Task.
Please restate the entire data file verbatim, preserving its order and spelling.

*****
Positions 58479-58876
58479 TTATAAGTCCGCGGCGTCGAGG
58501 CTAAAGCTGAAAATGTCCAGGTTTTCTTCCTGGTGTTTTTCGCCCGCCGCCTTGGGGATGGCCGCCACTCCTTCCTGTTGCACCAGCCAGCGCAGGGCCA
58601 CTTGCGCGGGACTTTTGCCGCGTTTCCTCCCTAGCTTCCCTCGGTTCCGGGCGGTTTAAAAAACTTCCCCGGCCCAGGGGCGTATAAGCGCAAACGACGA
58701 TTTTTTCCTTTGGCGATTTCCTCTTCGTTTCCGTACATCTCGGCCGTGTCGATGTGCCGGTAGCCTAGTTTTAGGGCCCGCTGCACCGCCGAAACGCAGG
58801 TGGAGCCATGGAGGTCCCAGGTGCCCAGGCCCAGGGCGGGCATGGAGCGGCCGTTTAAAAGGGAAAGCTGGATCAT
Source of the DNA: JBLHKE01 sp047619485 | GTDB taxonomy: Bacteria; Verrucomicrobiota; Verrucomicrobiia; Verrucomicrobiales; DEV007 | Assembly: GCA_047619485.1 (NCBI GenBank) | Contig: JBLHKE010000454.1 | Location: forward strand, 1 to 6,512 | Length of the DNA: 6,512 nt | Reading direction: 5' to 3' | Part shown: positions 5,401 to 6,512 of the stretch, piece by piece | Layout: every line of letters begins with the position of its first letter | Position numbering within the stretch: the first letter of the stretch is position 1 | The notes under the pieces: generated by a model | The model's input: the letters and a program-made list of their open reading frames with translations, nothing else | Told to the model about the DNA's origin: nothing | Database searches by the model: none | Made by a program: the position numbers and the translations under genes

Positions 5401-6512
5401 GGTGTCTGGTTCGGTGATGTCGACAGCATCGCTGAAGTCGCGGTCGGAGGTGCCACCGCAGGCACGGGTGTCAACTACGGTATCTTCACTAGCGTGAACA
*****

Positions 58479-58876
58479 TTATAAGTCCGCGGCGTCGAGG
58501 CTAAAGCTGAAAATGTCCAGGTTTTCTTCCTGGTGTTTTTCGCCCGCCGCCTTGGGGATGGCCGCCACTCCTTCCTGTTGCACCAGCCAGCGCAGGGCCA
58601 CTTGCGCGGGACTTTTGCCGCGTTTCCTCCCTAGCTTCCCTCGGTTCCGGGCGGTTTAAAAAACTTCCCCGGCCCAGGGGCGTATAAGCGCAAACGACGA
58701 TTTTTTCCTTTGGCGATTTCCTCTTCGTTTCCGTACATCTCGGCCGTGTCGATGTGCCGGTAGCCTAGTTTTAGGGCCCGCTGCACCGCCGAAACGCAGG
58801 TGGAGCCATGGAGGTCCCAGGTGCCCAGGCCCAGGGCGGGCATGGAGCGGCCGTTTAAAAGGGAAAGCTGGATCAT
Source of the DNA: JBLHKE01 sp047619485 | GTDB taxonomy: Bacteria; Verrucomicrobiota; Verrucomicrobiia; Verrucomicrobiales; DEV007 | Assembly: GCA_047619485.1 (NCBI GenBank) | Contig: JBLHKE010000454.1 | Location: forward strand, 1 to 6,512 | Length of the DNA: 6,512 nt | Reading direction: 5' to 3' | Part shown: positions 5,401 to 6,512 of the stretch, piece by piece | Layout: every line of letters begins with the position of its first letter | Position numbering within the stretch: the first letter of the stretch is position 1 | The notes under the pieces: generated by a model | The model's input: the letters and a program-made list of their open reading frames with translations, nothing else | Told to the model about the DNA's origin: nothing | Database searches by the model: none | Made by a program: the position numbers and the translations under genes

Positions 5401-6512
5401 GGTGTCTGGTTCGGTGATGTCGACAGCATCGCTGAAGTCGCGGTCGGAGGTGCCACCGCAGGCACGGGTGTCAACTACGGTATCTTCACTAGCGTGAACA